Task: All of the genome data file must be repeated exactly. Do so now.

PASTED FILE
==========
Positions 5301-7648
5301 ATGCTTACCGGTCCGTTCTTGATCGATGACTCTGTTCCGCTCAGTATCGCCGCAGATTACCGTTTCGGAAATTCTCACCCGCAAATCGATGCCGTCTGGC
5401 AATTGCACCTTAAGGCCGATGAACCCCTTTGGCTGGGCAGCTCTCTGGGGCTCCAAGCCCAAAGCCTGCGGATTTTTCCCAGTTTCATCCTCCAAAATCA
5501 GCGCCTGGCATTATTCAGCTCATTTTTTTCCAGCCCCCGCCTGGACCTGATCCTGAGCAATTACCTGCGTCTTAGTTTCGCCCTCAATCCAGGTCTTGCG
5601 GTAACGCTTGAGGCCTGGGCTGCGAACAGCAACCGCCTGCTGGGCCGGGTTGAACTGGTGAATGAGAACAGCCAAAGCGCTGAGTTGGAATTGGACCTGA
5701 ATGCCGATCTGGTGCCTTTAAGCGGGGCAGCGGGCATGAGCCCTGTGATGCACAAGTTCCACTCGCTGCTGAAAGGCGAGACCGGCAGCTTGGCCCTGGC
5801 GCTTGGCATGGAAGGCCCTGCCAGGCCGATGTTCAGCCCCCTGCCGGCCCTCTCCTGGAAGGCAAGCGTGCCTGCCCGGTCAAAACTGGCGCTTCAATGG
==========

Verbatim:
Positions 5301-7648
5301 ATGCTTACCGGTCCGTTCTTGATCGATGACTCTGTTCCGCTCAGTATCGCCGCAGATTACCGTTTCGGAAATTCTCACCCGCAAATCGATGCCGTCTGGC
5401 AATTGCACCTTAAGGCCGATGAACCCCTTTGGCTGGGCAGCTCTCTGGGGCTCCAAGCCCAAAGCCTGCGGATTTTTCCCAGTTTCATCCTCCAAAATCA
5501 GCGCCTGGCATTATTCAGCTCATTTTTTTCCAGCCCCCGCCTGGACCTGATCCTGAGCAATTACCTGCGTCTTAGTTTCGCCCTCAATCCAGGTCTTGCG
5601 GTAACGCTTGAGGCCTGGGCTGCGAACAGCAACCGCCTGCTGGGCCGGGTTGAACTGGTGAATGAGAACAGCCAAAGCGCTGAGTTGGAATTGGACCTGA
5701 ATGCCGATCTGGTGCCTTTAAGCGGGGCAGCGGGCATGAGCCCTGTGATGCACAAGTTCCACTCGCTGCTGAAAGGCGAGACCGGCAGCTTGGCCCTGGC
5801 GCTTGGCATGGAAGGCCCTGCCAGGCCGATGTTCAGCCCCCTGCCGGCCCTCTCCTGGAAGGCAAGCGTGCCTGCCCGGTCAAAACTGGCGCTTCAATGG